This week, we had the opportunity to speak with Neal Hamou, the Chief Technology Officer at PaymentCloud – a company that strives to secure payment processing for any type of business, whether that be high risk, low risk, or simply hard to place industries. We discussed their beginnings, modern cybersecurity issues, and the future of online credit card processing industry.
What is PaymentCloud?
Based in Encino, California, PaymentCloud is a full-service merchant services company bringing real-life solutions to businesses across the nation. We offer a full suite of credit card processing solutions from wireless terminals to payment gateways and everything in between.
Our primary focus centers on MOTO and eCommerce merchants that need to accept payments either one time or with a recurring billing structure. Our gateway agnostic model enables us to be compatible with almost any setup or configuration the merchant has.
Please describe the story behind the PaymentCloud: What sparked the idea, and how has it evolved so far?
PaymentCloud is the second iteration of a successful high-risk model that was previously acquired back in 2015 by a subsidiary of Wells Fargo. The concept was born out of a garage, with Shawn Silver (CEO) and partners Neal Hamou (CTO) and Michael Wright (COO) expanding upon a working model with the idea of scaling it to be much bigger and better than its predecessor.
Since then, the idea of a hands-on merchant services provider has grown into a real company, boasting over 75 team members, several nationally recognized awards, and an unparalleled culture of teamwork. PaymentCloud’s growth has exploded since its inception. What started as a humble FinTech startup has grown into a multi-faceted Inc. 5000 company with 1,536% growth in its first three years of business.
What services do you offer?
From virtual terminals and integrated payment gateways to physical POS solutions and mobile card readers, PaymentCloud provides the means for any business to accept payments in the modern world. No matter the industry, we are equipped to handle the complexities that come from managing a small brick-and-mortar storefront, all the way up to mega eCommerce sites requiring sophisticated subscription billing services.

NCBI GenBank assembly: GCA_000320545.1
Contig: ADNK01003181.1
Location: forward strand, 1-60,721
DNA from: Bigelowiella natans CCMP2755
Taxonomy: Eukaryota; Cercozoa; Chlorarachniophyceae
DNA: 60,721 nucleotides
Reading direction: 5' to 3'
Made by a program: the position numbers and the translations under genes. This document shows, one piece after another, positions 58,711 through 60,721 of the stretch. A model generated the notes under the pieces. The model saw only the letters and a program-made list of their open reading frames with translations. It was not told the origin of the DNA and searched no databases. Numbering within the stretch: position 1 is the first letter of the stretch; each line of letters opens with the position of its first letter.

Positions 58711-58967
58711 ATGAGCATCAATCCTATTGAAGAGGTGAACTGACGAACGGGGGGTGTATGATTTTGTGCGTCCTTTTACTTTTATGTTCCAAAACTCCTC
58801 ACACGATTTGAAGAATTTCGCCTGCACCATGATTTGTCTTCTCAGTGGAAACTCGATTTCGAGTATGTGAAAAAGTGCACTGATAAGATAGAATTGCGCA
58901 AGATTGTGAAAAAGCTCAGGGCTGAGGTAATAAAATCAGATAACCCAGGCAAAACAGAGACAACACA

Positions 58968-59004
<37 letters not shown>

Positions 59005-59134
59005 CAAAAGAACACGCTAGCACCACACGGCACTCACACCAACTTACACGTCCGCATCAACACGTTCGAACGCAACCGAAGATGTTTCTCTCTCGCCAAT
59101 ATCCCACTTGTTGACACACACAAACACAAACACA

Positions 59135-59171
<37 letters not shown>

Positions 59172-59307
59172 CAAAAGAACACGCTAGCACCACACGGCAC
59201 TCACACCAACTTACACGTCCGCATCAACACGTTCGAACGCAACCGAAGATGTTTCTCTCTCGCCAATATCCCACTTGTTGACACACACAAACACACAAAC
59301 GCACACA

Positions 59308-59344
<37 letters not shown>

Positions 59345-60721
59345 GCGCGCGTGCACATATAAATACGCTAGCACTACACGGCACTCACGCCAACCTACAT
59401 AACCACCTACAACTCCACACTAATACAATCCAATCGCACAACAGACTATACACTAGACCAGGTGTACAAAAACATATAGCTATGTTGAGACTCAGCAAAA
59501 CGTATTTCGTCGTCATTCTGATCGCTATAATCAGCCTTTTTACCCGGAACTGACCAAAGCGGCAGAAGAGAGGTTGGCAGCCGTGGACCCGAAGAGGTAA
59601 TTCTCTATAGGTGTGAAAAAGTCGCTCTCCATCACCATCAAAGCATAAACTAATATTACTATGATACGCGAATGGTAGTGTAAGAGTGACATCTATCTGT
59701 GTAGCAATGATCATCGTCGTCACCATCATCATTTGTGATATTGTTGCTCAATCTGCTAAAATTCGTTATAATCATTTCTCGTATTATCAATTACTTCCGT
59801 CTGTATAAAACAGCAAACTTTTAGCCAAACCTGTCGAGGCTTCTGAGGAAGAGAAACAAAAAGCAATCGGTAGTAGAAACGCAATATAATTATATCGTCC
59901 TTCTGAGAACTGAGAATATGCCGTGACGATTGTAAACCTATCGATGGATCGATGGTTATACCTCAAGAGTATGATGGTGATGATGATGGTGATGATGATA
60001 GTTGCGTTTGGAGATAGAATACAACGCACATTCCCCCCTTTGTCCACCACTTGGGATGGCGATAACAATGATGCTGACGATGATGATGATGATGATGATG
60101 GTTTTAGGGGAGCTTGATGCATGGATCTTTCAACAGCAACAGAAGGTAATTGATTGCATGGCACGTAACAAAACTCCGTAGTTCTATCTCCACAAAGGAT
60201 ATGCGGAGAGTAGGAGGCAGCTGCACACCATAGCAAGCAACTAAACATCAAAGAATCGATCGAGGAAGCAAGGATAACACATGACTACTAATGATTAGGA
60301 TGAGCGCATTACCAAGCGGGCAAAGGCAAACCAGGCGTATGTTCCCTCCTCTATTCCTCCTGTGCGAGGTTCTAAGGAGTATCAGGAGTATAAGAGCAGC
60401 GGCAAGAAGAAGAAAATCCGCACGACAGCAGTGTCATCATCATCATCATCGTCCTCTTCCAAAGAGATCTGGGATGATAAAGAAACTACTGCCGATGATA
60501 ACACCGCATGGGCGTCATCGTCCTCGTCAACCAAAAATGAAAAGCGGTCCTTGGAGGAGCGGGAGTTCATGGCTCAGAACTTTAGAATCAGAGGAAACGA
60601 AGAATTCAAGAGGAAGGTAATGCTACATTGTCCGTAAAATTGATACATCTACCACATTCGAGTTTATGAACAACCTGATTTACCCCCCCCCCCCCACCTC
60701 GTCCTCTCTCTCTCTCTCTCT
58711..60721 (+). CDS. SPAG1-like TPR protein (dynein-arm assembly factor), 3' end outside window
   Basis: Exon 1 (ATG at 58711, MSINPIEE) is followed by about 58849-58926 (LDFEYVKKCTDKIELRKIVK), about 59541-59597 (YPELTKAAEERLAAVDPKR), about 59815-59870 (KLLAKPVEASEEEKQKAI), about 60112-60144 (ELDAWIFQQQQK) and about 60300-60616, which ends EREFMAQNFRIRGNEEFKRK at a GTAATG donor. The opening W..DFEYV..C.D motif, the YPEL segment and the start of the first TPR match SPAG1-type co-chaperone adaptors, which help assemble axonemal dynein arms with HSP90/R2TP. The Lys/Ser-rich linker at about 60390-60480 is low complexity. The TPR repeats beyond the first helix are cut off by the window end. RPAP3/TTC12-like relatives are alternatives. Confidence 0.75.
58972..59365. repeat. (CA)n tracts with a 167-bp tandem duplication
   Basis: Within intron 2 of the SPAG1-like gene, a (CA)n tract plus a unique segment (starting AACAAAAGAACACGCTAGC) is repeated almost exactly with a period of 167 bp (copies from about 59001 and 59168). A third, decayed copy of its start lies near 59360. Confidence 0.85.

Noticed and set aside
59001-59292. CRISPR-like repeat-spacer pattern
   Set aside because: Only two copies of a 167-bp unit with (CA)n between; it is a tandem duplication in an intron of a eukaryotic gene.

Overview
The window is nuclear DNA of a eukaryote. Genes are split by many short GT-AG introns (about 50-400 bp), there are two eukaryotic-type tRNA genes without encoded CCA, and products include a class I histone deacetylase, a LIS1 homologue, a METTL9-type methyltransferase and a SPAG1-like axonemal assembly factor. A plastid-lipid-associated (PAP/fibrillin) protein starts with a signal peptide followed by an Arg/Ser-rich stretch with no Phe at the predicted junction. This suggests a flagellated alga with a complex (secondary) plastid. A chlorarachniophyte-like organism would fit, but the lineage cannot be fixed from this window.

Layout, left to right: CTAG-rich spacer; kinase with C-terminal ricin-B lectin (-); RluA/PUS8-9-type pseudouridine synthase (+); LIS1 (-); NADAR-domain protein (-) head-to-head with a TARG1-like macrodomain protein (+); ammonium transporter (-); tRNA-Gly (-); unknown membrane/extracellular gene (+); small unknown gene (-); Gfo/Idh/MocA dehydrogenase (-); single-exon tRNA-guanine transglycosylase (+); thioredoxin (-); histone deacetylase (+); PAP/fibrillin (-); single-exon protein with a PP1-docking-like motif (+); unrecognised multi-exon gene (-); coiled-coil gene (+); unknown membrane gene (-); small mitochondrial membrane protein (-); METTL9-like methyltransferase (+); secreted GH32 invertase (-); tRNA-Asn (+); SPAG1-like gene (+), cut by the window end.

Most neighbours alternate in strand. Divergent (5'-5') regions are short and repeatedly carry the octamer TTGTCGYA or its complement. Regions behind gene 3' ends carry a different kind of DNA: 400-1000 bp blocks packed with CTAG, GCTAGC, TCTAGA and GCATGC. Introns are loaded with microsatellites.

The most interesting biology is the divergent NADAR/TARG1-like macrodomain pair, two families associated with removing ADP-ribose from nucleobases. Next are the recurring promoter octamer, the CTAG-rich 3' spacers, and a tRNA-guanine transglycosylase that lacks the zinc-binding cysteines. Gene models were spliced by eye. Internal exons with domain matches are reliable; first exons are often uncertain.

We have also recently acquired Paysley—the only on the spot, contactless, and fully customizable QR code and text message payment platform made for business owners. All of this comes with a merchant-first mindset, where our customer service really sets us apart. We take the time to get to know our merchants and partners so we know exactly how to best meet their needs.
What separates you from other similar websites/companies?
PaymentCloud offers accessible full-scale merchant services with a white glove mentality. To accommodate every market, our team works with a large ISO/Agent body, allowing for over 80% of top digital ISOs to utilize our services for hard-to-place clientele. To pair with our robust offerings, we offer merchants personalized, one-on-one care to guide them through the entire process. At PaymentCloud, we strive to make credit card processing as seamless and transparent as possible.
We are also pushing the boundaries in FinTech and striving to stay ahead of the curve so we can equip our merchants with the latest in payment technology. What really sets PaymentCloud apart is our dedication to our customers.
Not only that, but our passionate employees bring life to an otherwise mundane industry. The culture and teamwork on display at PaymentCloud are truly unparalleled in the payments space. The staff at PaymentCloud is cutting-edge and unorthodox—everything you expect an office full of career-driven, future-oriented Millennials and Gen Zers to be.
Now, many of the same faces that accompanied us in the early days are advancing within the company and leading a new group of young payment professionals to their careers in the industry.
Would you say there is enough awareness of cybersecurity among the industry and the people you work with?